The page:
EU auditors: "Independent auditing more important than ever"

EU auditors: "Independent auditing more important than ever"
The Members of the European Court of Auditors (January 2020) with President Klaus-Heiner Lehne in the centre, first row, credit: ECA

The European Court of Auditors (ECA) is focusing increasingly on assessing the performance and added value of EU spending and regulatory action, according to its recent annual activity report published during the coronavirus crisis.

The crisis has hit in an area of public health, where the EU has little competence. Member states, initially at least, have reacted on their own and measures were mainly taken at national level.

“Due to the COVID-19 pandemic, the EU and its member states are facing unprecedented challenges,” said ECA President Klaus-Heiner Lehne last week (7 May). “It’s more crucial than ever that the Union delivers, and in helping citizens to overcome this crisis demonstrates the added value of European cooperation and solidarity.”

The ECA is an independent external audit institution and EU’s counterpart to the supreme audit institutions (SAI) in the member states. Based in Luxembourg, it was established in 1977 and has developed over the years. It operates as a collegiate body of 27 Members, one from each member state, and employs around 900 staff. Two thirds of its workforce are auditors of all EU nationalities.

Its budget in 2019 was €147 million, 98 % of which was used during the year. The budget represents less than 0.1 % of total EU spending, or around 1.5 % of the EU’s total administrative spending.

For that budget, ECA is auditing EU spending in the order of magnitude of €157 billion (2018), accounting for 2.2 % of EU member states’ total government spending and 1 % of EU gross national income. Its flagship audit report is the annual financial and compliance audit of the EU accounts that passed as “clean” while errors in spending were not “pervasive”, with an overall error rate of 2.6 %.

“We see this as an encouraging sign,” ECA writes in the activity report but is aware of the risk that the error rate could increase because of the temporary relaxing of spending rules during the coronavirus crisis. According to a recent ECA opinion, member states need to adjust their audit approach and pay attention to what extent the spending is actually incurred for COVID-19 related measures.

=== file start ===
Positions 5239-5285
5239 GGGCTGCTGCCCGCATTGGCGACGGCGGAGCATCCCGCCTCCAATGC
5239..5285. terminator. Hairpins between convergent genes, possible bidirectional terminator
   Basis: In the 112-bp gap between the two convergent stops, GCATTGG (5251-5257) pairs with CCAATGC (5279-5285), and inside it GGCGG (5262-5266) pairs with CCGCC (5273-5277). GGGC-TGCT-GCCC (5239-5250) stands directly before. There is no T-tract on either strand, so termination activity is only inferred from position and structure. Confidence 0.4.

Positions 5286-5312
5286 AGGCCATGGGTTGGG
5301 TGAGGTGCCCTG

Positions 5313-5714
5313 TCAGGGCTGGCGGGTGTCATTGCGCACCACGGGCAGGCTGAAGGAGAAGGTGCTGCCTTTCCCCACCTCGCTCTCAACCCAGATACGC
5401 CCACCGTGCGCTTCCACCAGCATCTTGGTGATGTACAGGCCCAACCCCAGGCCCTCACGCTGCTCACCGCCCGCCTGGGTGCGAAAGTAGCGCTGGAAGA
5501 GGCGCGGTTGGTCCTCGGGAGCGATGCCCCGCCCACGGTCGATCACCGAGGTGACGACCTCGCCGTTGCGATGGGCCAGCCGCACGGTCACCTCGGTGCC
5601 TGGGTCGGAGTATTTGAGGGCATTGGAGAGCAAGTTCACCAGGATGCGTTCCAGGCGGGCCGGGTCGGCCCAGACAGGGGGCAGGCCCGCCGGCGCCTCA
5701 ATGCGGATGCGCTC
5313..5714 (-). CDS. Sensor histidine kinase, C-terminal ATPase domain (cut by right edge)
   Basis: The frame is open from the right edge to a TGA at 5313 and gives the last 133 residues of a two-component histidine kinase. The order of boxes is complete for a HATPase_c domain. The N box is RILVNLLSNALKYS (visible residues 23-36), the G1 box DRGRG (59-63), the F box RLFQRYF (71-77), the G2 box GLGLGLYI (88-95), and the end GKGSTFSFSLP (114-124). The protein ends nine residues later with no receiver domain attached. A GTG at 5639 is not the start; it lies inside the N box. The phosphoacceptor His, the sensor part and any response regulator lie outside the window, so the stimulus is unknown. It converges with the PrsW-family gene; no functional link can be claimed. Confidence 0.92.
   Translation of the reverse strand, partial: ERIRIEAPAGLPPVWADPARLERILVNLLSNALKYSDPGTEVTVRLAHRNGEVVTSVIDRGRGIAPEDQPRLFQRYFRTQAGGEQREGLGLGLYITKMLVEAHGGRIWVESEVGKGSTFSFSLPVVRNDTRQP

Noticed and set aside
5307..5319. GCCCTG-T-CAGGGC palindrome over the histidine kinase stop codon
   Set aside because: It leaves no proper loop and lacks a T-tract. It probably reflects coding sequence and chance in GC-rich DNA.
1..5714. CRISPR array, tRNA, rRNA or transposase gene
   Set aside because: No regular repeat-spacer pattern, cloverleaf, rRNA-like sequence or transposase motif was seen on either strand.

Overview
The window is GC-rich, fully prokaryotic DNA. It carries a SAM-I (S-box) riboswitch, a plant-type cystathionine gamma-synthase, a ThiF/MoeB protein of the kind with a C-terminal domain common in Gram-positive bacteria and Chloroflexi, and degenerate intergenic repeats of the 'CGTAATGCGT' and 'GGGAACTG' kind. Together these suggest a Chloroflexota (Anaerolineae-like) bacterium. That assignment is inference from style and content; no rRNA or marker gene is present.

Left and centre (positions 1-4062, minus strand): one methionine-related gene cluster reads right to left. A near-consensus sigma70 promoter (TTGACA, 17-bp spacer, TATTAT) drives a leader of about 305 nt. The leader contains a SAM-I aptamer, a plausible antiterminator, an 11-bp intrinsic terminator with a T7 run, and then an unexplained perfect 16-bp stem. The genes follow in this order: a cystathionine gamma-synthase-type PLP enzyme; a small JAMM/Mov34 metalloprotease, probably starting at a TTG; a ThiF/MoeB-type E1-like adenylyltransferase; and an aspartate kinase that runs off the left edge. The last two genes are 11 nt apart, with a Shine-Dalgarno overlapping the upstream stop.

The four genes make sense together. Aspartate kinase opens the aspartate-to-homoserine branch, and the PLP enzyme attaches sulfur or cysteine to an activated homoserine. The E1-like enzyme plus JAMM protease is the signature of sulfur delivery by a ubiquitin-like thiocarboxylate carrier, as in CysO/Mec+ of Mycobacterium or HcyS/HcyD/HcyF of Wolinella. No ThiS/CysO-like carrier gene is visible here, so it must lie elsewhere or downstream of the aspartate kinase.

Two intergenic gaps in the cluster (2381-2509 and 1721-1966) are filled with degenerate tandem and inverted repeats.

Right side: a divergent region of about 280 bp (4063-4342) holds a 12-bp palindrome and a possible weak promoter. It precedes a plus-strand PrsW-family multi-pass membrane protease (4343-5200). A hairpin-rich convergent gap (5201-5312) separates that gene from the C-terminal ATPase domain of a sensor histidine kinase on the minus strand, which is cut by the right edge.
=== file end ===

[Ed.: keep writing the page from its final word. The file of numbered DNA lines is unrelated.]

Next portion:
Investigating fraud is not within the scope of ECA’s mandate and in 2019 it reported only 10 cases of suspected fraud to EU’s anti-fraud agency (OLAF). That said, it has developed expertise in fraud-related matters, publishes reports on fraud issues and advices the Commission on EU’s anti-fraud system. The Commission, for example, took its findings into account when defining its 2019 anti-fraud strategy.

Besides the annual report on EU’s budget, including the Statement of Assurance for the European Parliament and Council, ECA is producing an increasing flow of performance audit reports on the three E’s - the effectiveness, efficiency and economy - of EU policies and programmes.

Added value

The 2019 activity report gives an extensive account, with figures and graphs, of ECA’s audits and engagement with its main stakeholders during last year. The report also includes key information on ECA’s staff, governance and finances, applying standards of transparency and accountability that the EU institutions should apply themselves.

Judging by the report, ECA is doing more than ever in checking if and how EU policies and spending is delivering added value on the ground. A follow-up by ECA shows also that around 95 % of the recommendations made in 2015 reports had been put into practice by 2019. The Brussels Times asked ECA which performance audits in 2019 it would you like to highlight.